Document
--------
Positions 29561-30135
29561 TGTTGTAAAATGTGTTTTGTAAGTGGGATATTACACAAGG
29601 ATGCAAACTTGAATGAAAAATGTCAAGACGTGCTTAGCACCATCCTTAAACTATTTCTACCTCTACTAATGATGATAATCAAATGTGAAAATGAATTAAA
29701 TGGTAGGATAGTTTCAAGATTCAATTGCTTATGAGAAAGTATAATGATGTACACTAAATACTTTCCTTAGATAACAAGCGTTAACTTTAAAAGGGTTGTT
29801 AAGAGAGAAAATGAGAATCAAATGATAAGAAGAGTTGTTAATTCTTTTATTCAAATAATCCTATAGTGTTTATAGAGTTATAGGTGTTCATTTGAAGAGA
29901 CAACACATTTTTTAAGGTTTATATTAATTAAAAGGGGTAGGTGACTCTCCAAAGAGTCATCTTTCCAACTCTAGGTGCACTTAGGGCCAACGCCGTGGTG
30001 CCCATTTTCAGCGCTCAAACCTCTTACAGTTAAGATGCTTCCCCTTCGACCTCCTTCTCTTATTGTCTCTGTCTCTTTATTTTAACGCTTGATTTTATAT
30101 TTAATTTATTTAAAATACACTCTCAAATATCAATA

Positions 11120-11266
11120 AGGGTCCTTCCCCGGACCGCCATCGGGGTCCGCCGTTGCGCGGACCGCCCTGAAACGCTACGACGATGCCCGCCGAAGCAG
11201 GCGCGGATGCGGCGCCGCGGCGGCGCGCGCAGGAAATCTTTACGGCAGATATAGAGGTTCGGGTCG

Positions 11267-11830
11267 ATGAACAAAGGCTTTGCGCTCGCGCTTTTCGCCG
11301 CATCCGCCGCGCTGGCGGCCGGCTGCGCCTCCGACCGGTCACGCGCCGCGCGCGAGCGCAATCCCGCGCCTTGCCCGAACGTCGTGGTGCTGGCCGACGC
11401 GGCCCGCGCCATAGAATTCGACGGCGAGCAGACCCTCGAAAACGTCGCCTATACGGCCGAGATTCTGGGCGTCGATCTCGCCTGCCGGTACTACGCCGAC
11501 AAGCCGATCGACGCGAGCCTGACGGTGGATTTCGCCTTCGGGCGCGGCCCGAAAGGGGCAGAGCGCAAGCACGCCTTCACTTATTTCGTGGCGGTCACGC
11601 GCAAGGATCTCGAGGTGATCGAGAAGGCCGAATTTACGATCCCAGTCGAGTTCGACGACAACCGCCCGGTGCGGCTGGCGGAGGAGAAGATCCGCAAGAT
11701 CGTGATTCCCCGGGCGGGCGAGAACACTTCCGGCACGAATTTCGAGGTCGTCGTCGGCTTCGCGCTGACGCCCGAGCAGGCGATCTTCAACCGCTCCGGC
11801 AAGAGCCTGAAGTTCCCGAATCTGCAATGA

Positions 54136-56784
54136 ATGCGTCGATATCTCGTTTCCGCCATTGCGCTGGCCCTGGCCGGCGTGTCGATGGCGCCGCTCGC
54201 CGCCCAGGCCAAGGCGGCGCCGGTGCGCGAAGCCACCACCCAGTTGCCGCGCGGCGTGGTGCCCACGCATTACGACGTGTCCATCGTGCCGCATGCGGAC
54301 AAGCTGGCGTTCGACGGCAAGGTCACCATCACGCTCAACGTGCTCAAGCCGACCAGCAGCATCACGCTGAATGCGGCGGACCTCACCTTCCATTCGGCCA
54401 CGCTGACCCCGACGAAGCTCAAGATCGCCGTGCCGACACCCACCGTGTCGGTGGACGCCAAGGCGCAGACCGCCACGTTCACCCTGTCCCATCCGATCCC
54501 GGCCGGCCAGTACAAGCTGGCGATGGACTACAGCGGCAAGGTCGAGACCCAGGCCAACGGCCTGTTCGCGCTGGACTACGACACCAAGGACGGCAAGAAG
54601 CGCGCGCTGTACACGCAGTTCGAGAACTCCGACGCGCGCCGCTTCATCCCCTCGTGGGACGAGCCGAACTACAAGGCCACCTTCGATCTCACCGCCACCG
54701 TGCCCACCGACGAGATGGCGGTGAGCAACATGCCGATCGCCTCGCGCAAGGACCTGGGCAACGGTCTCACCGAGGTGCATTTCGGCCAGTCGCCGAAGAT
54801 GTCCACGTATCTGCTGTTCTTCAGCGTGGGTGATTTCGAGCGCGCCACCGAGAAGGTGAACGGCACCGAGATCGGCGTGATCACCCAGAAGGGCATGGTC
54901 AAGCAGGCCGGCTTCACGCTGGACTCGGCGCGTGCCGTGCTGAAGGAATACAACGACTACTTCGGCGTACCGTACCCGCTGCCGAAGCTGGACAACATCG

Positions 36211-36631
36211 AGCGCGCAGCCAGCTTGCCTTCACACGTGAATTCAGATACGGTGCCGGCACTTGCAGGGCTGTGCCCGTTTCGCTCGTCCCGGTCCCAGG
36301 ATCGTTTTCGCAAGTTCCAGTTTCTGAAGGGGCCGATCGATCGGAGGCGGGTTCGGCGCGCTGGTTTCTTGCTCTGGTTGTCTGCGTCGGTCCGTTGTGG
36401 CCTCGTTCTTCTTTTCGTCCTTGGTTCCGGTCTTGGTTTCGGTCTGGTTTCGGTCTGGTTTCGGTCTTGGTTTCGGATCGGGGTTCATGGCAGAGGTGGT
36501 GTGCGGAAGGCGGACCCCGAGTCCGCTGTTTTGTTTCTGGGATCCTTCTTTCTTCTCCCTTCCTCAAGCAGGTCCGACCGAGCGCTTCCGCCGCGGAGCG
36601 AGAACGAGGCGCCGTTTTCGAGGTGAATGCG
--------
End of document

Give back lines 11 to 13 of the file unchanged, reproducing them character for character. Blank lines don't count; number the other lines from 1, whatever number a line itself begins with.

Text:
11201 GCGCGGATGCGGCGCCGCGGCGGCGCGCGCAGGAAATCTTTACGGCAGATATAGAGGTTCGGGTCG

Positions 11267-11830
11267 ATGAACAAAGGCTTTGCGCTCGCGCTTTTCGCCG